Article - Office of College Advancement
Cancer battle not stopping Ohlone trustee
By Matthew Artz, Oakland Tribune.
Friday, April 9, 2010—Reprinted from Inside Bay Area.
Fremont—Ohlone College Trustee Bill McMillin is tired.
His feet feel like they're wrapped in bandages; his hands feel like they're covered in latex gloves with sand inside; and there's a bump on his bald head the size of a silver dollar where doctors administer chemotherapy to his brain.
But McMillin is still fighting the severe form of leukemia he was diagnosed with more than a year ago, and he's determined to beat it.
"I'm getting a little bit better every day, just not real fast," he said from his bed Wednesday afternoon.
It's been nearly 18 months since McMillin, 67, was diagnosed with acute lymphoblastic leukemia—a fast-growing cancer of the white bloods cells that kills most patients within five years.
During that period, he has lost 32 pounds, lost some of his hearing, and gone from playing tennis three times a week to using a walker. McMillin also has had to deal with a cancer relapse last year after signs pointed toward a recovery.
After months of intense full-body chemotherapy, including direct shots into his spine, McMillin last June showed no signs of cancer. At that point doctors allowed him to get a transfusion of stem cells from his sister with the hope that they could reproduce and replace the cancerous ones.
But in November, McMillin became "ultra fatigued" and couldn't walk. Tests showed that the cancer not only had returned, but that it also had spread to his brain, requiring doctors to drill through his skull to administer chemotherapy.
McMillin was in a wheelchair for a month after the surgery, but now is able to walk on his own indoors.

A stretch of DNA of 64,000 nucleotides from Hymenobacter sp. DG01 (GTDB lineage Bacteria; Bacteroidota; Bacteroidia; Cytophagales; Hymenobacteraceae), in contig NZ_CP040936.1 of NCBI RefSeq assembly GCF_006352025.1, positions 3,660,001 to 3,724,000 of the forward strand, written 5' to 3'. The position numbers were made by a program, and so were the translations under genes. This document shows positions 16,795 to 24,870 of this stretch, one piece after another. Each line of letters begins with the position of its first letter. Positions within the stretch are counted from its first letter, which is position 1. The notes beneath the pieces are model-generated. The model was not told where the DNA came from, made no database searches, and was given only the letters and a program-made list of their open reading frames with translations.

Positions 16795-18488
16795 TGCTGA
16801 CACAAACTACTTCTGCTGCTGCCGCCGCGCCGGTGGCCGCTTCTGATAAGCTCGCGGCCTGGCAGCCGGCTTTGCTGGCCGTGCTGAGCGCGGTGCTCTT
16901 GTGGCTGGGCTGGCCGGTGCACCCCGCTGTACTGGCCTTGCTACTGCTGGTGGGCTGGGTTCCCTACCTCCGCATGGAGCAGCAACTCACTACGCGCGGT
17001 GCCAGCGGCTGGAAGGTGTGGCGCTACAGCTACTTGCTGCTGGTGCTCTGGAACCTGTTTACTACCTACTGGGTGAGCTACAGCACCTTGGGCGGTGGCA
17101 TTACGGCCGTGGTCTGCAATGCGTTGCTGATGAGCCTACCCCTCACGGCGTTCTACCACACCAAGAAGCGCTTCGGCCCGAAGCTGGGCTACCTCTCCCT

"I can put my hands on the wall or furniture if I feel like I'm going to fall over," he said.
The cancer has slowed McMillin's movements and speech, but it hasn't dulled his intellect. McMillin—a former teacher and principal turned real estate professional—spends several hours a day online, often reading e-mails from Ohlone College.
He has participated in all but two board meetings, mostly via speakerphone from his home.
As for McMillin's prognosis, the cancer no longer appears to be in his brain, but it still might be in his blood, where it can spread quickly. One doctor told him he had a 10 percent chance to beat the cancer; another told him that new drugs gave him somewhat better odds.
McMillin said he'd already be dead if not for his two children, who have been taking care of him. For six months last year, McMillin lived with his daughter, Maya, who flushed out tubes inserted into his chest and boiled all his drinking water to limit his chances of getting an infection. McMillin's son, Mike, is now living with him.
If there's one thing he's learned from cancer, McMillin says, "It's good to have kids who live near you."